The 8th Annual Leap in the Lake, hosted by the Lake Hopatcong Elks. Photos by Karen Fucito

Hundreds chill out at latest Leap in the Lake

What would possess hundreds of people to huddle together on a snow-streaked beach in mid-winter and suddenly dash and splash into the frigid water before them? Ask any of them and the answer will be the same.

“It’s all for the kids,” said 72-year-old Roy Morano, one of 307 participants

Members of the Leapin’ Leprechauns, representing Patrick’s Pub in Hopatcong, come racing out of the lake.

in the Saturday, Feb. 11, “Leap in the Lake,” hosted annually since 2010 by the Lake Hopatcong Elks Lodge No. 782. “They raise thousands of dollars for special needs kids every year. That’s what it’s all about.”

Actually, with leapers donating $50 for the pleasure of plunging into the frigid water at Lake Hopatcong State Park, along with upwards of 100 local sponsors and numerous donors, this year’s event raised close to $50,000. The event’s eight-year total is approximately $400,000.

“In our best year, we managed to bring over $70,000,” said Wayne McDonnell, the Lodge’s Special Children’s Chairperson and a seven-time leaper. “Every year the number of special children we serve locally grows because we’re constantly having new families discovering what the Elks has to offer their kids.”

On cue, Saturday afternoon, waves of leapers shrieked, laughed and splashed their way into the lake. While most wore traditional beach attire, many sported outlandish costumes, including a veritable zoo full of animals, leprechauns, superheroes and a woman in a full bridal ensemble.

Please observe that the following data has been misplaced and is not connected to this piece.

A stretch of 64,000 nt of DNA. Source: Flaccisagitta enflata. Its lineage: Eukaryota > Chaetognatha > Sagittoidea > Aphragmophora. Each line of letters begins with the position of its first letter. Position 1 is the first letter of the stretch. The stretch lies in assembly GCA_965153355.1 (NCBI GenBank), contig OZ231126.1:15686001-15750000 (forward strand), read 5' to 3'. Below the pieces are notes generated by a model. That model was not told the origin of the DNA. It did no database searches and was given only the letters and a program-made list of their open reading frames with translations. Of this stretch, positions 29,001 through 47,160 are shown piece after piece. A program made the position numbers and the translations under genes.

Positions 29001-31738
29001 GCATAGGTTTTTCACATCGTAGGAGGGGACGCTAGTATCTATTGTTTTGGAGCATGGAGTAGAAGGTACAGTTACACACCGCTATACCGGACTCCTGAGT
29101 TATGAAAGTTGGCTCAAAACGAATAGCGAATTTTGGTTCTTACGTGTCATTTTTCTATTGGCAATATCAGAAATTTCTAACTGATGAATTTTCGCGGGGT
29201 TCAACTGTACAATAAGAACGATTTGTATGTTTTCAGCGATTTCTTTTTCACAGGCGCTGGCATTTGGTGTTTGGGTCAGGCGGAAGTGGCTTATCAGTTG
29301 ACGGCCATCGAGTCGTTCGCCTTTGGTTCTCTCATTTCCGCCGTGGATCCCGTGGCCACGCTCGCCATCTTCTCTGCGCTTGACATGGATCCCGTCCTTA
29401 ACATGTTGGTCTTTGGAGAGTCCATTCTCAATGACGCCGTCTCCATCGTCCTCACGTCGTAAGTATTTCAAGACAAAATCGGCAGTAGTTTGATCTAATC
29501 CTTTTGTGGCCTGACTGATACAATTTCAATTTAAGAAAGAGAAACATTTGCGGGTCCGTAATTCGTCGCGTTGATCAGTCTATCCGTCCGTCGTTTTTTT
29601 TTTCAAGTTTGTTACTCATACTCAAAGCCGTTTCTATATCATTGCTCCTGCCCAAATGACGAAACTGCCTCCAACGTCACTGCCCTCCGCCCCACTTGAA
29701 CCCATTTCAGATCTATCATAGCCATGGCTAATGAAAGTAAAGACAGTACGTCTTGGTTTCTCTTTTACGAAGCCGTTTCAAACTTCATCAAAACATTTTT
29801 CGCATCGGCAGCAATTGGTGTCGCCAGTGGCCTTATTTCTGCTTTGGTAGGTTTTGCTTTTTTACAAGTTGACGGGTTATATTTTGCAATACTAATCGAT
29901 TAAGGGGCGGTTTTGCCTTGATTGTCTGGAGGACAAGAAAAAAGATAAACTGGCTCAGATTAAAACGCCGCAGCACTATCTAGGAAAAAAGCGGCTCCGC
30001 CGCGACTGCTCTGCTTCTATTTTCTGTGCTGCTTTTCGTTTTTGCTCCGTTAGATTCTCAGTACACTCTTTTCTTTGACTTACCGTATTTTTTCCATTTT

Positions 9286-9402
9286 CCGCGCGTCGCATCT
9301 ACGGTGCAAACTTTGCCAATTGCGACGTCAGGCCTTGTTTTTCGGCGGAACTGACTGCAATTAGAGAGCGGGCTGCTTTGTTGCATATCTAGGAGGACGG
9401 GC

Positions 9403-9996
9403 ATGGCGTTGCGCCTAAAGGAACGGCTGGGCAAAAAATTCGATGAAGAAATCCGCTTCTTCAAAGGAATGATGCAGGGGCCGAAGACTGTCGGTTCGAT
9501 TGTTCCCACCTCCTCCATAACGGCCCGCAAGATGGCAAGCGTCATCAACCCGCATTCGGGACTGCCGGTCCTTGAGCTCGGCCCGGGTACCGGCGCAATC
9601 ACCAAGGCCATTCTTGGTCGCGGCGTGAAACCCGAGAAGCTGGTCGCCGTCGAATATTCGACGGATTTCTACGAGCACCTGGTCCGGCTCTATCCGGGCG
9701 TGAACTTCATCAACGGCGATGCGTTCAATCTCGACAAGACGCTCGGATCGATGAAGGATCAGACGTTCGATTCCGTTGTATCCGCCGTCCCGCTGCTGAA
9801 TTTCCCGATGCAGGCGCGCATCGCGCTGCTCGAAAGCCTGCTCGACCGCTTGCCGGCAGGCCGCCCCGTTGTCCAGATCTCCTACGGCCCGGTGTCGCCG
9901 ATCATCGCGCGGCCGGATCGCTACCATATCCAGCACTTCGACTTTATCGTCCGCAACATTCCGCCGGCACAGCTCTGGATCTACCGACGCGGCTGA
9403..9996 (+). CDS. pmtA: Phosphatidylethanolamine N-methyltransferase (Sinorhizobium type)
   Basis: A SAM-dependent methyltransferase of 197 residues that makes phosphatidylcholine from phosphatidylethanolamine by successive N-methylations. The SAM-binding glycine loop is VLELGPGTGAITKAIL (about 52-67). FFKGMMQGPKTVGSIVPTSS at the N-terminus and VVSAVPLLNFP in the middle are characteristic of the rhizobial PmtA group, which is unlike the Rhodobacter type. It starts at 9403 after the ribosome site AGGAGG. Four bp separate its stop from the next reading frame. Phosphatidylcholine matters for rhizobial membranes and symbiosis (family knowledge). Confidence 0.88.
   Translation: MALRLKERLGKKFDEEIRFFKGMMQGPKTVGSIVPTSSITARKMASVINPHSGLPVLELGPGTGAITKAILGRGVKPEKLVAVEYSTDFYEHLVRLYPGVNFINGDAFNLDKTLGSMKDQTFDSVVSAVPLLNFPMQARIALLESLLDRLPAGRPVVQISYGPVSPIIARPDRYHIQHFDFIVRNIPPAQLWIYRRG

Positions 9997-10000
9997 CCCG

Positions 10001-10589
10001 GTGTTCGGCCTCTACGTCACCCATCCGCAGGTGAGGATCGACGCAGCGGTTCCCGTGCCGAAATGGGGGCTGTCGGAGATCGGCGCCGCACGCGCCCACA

The event has come a long way since its inception, when it was dreamed up as a fundraiser to replace an annual venison dinner that used to bring in a few thousand dollars, according to Rick Gathen, Elks National Membership and Public Relations Director.

“The Leap in the Lake has changed everything,” said Gathen, one of the event’s founders. “We’ve never been able to do for the special needs community what we can now.” The premier event, with only 37 leapers and 13 sponsors, made a bigger financial splash than expected. “Our target was to raise $8,000,” Gathen added. “People thought we were crazy, but we made $20,000.”

The event has become so popular, in recent years, the parking lot approaches capacity and sometimes prompts the Park Police to restrict entry. This year, a handful of motorists were forced to find parking in a nearby church lot. Some of the later-arriving leapers, who had to walk a ways to the park, were turned back by the time they reached the beach.

Rick Green from the Sussex Elks celebrates being in the lake with Josh Shone, president of the Sussex Antlers, the Elks youth group.

“It looked like the parking lot was only half full, but [Park Police] wouldn’t let us in,” said would-be leaper Ted Rabidis, after being informed he wouldn’t be able to enter the water because the Ice Rescue Team from Roxbury Fire Company 2 had already left its post in the lake.

All Leap in the Lake funds support programs and activities for young people with special needs. It foots the bill for many to attend Elks Camp Moore, several holiday parties and a prom, among other events designed especially for them. Additionally, a full $15,000 goes to special needs programs in area public schools.

Kim Catalfamo’s son, Joey, who has cerebral palsy, witnessed Saturday’s Leap in the Lake from his wheelchair. He regularly benefits from attending activities hosted by the local lodge. If the thought of a midwinter leap into Lake Hopatcong doesn’t give you goose bumps, perhaps Kim Catalfamo’s gratitude will.

“As a special needs parent, we can’t afford all the medical expenses and everything, so it’s incredible when people help financially like this,” she said, bracing herself against the chill at Saturday’s event. “When I see him at the parties, though, dancing and socializing on his own, that goes way beyond what any amount of money can give me.”

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